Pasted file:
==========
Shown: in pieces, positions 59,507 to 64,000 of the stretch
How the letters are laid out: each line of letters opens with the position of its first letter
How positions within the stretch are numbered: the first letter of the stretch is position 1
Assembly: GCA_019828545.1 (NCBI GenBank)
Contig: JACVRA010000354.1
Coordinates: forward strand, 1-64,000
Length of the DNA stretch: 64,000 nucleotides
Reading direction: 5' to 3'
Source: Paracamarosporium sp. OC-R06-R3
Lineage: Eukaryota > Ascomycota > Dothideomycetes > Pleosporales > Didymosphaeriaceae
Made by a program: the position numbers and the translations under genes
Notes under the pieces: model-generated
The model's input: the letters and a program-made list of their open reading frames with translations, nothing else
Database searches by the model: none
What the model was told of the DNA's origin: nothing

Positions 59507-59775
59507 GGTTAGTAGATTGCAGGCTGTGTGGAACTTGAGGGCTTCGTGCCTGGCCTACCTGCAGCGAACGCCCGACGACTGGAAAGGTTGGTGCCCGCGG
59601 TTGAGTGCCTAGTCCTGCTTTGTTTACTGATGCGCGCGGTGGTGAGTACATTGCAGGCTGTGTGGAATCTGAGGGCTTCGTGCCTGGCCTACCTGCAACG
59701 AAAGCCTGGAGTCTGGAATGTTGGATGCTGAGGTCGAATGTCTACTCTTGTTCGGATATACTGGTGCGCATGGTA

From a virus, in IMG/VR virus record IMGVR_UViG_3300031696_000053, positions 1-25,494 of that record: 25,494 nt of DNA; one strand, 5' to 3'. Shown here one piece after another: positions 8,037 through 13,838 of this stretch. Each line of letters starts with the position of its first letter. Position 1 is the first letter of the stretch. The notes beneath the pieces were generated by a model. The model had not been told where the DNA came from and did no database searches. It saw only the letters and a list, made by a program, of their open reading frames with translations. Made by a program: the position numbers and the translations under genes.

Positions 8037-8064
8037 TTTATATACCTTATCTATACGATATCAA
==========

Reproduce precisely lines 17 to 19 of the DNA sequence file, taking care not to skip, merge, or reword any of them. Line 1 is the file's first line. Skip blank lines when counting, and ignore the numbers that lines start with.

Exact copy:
59507 GGTTAGTAGATTGCAGGCTGTGTGGAACTTGAGGGCTTCGTGCCTGGCCTACCTGCAGCGAACGCCCGACGACTGGAAAGGTTGGTGCCCGCGG
59601 TTGAGTGCCTAGTCCTGCTTTGTTTACTGATGCGCGCGGTGGTGAGTACATTGCAGGCTGTGTGGAATCTGAGGGCTTCGTGCCTGGCCTACCTGCAACG
59701 AAAGCCTGGAGTCTGGAATGTTGGATGCTGAGGTCGAATGTCTACTCTTGTTCGGATATACTGGTGCGCATGGTA